Pelle has set foot on plenty of podiums, but always on the second step. Taking the next step is what continues to motivate her, at 33 years of age, especially with the Paris Olympics on the horizon.
"To compete in the Games at home would be extraordinary," she says. "If I have the chance to continue playing and to be part of the team that plays, that's the goal.
"After that, it's still a selection, there are many very good players in the French team. I hope I'll be there and I'll do everything I can to make it. But if I'm not there, it will mean that there are girls who are better, and who make the team progress, which will be good news for the team.
"I would like to be an Olympic champion with the French rugby sevens team. When I feel a little sluggish and when I don't feel like going to training – sometimes we train alone and it's raining, it's cold – you remind yourself you have to do everything you can if you want to be an Olympic champion. You might have to get up early in the cold but, at the end of the day, you'll be happy you did it.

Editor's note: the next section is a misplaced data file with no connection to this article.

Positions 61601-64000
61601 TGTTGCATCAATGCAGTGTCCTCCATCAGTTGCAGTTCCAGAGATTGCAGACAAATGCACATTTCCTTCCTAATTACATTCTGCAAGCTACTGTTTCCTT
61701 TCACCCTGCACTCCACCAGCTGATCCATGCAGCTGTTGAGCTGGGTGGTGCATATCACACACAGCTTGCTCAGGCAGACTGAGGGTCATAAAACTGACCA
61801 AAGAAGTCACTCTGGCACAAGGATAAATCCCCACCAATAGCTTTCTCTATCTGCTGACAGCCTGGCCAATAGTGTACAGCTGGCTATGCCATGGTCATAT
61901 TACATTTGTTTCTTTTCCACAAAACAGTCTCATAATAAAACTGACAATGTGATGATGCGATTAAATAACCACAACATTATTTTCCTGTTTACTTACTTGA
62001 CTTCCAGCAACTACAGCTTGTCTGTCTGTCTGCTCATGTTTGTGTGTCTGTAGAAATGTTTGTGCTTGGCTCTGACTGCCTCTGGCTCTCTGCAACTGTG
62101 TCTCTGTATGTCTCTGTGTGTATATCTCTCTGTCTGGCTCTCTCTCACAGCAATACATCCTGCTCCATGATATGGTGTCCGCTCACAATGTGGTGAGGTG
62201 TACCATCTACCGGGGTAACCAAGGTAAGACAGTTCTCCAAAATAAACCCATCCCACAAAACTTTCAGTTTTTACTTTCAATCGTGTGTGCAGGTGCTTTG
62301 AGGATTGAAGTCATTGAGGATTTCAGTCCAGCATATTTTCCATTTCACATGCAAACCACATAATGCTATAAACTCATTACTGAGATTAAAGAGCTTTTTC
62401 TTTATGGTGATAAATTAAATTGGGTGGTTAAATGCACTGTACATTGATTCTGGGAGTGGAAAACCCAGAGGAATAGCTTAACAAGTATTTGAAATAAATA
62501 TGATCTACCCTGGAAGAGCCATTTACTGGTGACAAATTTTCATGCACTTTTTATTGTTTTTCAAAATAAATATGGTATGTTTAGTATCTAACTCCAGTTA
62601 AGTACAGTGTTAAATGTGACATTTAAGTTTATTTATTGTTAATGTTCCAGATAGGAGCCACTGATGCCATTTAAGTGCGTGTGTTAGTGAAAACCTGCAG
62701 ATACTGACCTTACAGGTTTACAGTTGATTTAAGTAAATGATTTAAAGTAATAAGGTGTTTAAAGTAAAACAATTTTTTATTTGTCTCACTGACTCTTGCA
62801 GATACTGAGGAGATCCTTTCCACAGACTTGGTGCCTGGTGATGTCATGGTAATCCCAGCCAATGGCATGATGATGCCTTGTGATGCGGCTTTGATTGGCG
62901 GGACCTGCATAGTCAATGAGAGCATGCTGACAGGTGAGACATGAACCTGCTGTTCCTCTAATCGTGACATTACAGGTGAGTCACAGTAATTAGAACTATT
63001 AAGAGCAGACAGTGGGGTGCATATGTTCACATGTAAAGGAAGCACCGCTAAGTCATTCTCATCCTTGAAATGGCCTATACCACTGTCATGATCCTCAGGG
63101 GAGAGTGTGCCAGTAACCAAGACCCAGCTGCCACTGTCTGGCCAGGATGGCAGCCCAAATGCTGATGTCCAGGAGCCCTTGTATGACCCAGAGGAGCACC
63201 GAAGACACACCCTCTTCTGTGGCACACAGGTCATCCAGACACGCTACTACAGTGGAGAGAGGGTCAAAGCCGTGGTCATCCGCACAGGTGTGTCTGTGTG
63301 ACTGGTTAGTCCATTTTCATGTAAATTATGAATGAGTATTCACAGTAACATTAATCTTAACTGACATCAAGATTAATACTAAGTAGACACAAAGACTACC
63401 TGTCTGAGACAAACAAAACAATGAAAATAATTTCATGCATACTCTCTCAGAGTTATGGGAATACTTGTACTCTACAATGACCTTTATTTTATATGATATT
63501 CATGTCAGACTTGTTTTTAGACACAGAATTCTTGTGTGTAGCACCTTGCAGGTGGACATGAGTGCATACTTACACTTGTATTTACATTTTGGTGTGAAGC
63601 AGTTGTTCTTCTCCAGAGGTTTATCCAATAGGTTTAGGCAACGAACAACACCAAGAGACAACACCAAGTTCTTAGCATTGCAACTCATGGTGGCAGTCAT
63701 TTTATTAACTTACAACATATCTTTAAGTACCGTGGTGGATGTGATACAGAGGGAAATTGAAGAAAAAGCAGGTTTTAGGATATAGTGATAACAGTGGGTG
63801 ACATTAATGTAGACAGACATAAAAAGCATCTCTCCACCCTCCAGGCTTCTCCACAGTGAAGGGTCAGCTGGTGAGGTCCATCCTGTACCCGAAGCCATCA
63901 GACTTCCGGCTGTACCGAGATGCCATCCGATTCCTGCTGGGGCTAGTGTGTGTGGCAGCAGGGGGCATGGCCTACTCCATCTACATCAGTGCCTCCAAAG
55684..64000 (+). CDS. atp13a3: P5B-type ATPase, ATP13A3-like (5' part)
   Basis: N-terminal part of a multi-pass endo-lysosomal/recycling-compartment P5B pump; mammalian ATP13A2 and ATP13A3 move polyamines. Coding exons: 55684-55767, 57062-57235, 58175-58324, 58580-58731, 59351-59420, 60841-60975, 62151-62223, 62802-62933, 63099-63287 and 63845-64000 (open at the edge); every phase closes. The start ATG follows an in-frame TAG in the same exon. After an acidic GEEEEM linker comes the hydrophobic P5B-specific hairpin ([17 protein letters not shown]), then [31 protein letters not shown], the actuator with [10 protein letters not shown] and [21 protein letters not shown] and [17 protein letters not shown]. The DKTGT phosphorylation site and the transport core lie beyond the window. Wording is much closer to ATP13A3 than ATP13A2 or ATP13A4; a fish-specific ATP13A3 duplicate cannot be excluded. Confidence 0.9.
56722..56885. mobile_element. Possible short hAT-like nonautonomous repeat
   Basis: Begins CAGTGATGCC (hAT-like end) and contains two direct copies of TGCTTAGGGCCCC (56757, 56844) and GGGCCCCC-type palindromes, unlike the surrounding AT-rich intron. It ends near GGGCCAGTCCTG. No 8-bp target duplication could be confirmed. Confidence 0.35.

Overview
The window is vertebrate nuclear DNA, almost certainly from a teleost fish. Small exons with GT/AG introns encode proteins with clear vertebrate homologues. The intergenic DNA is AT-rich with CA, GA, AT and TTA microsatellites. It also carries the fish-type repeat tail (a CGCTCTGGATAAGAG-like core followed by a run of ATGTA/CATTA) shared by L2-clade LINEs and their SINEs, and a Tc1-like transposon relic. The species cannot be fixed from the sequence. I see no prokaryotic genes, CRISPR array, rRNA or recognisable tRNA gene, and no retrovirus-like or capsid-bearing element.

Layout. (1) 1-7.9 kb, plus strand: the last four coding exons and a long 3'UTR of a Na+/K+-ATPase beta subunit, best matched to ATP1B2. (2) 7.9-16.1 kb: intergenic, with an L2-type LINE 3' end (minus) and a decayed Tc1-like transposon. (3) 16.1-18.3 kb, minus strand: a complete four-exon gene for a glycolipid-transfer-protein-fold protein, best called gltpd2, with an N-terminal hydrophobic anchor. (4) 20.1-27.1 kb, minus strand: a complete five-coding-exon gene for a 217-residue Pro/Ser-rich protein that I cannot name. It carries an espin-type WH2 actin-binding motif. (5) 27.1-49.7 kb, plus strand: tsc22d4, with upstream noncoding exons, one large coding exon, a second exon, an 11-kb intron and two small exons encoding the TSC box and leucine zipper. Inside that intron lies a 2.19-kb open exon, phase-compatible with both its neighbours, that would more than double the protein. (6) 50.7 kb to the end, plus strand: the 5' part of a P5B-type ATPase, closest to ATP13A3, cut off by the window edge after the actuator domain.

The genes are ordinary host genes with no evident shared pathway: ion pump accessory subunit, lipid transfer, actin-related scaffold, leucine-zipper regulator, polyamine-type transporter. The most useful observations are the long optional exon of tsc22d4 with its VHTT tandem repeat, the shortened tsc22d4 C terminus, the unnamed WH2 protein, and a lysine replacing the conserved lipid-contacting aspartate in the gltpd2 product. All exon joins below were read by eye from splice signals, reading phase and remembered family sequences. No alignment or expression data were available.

"It's a dream to be an Olympic champion."
Whatever happens next, Pelle does not see a life outside rugby. That is why she started a course to become a referee in 2022. She has passed the written federal exam and still has the oral exam to take in May. She has 18 months left to complete her training.
Refereeing is finally a logical step for her. "Since I started playing rugby, I've always asked myself a lot of strange questions about the rules, to always find the limit of what you can do. And so to find the limit, you have to know the rule," she explains as if it were obvious.